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Cheque payments need to be improved, say MPs

A Committee of MPs has called for improvements to be made to cheques, including reducing the ‘delays and uncertainty’ surrounding cheque payments.

In a new report, the Treasury Select Committee criticised the Payments Council’s decision to abolish cheques by 2018, adding that banks and building societies should not be responsible for deciding the future of cheques.

‘The Payments Council is an industry-dominated body with no effective public accountability,’ said committee chairman Andrew Tyrie.

‘It should not have unfettered power to take decisions on matters, such as the future of cheques, or other issues, that are of vital importance to millions of people. This is why we have recommended that the council be brought within the formal regulatory system.’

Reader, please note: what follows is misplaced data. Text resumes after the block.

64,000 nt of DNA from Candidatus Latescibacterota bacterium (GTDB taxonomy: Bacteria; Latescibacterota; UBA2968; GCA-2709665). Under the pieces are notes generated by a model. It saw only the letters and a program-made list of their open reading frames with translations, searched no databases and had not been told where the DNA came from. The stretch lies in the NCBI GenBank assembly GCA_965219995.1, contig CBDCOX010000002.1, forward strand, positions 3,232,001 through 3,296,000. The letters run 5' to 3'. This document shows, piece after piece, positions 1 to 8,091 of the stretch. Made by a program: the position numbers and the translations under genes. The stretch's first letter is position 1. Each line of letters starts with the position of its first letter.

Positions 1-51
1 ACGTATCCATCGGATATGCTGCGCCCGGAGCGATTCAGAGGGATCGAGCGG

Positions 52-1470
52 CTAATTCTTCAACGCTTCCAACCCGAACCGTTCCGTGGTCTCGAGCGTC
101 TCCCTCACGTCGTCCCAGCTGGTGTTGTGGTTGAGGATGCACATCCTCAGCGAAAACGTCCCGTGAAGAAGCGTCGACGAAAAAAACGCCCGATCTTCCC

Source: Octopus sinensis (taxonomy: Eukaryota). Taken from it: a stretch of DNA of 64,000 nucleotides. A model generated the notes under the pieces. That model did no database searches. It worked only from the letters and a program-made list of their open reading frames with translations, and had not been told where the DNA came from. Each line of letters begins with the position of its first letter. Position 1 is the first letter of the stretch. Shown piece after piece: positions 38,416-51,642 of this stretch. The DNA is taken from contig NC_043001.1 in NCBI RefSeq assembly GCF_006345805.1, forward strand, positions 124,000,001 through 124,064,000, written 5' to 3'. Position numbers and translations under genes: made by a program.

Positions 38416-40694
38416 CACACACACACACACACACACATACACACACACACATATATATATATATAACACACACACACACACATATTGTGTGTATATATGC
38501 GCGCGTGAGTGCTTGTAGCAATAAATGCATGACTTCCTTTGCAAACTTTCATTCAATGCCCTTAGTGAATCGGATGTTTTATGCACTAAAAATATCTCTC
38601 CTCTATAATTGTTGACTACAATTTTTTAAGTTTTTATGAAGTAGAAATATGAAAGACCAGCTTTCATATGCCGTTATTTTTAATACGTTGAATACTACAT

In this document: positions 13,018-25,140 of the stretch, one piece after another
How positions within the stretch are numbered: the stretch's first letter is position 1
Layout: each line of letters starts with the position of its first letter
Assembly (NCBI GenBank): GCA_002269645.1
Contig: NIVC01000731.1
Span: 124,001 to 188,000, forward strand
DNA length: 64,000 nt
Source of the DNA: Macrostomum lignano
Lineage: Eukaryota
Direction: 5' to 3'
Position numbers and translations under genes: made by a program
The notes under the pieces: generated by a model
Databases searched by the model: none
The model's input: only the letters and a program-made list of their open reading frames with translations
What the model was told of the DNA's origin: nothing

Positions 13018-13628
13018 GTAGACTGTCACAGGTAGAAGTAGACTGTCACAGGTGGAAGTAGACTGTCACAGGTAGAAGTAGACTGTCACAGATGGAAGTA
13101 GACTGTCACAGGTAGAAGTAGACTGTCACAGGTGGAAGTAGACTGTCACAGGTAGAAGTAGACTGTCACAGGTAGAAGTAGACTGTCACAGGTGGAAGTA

In 2009 the Payments Council set out proposals to end the use of cheques by 2018 after reporting a dramatic decline in the number of people using this payment method.

However, it was forced to revoke its plans earlier this year following fierce opposition from the public and charitable organisations.

In its recent report, the Treasury Committee said the proposed abolition of cheques highlighted the lack of transparency in retail banking.

As part of its recommendations for improvement, the Committee called on the banks to write to customers stating that cheques will be in use for the foreseeable future.

It also called for an overhaul of the board members of the Payments Council, including greater powers of veto for the independent members, and a rethink of the abolition of the cheque guarantee card.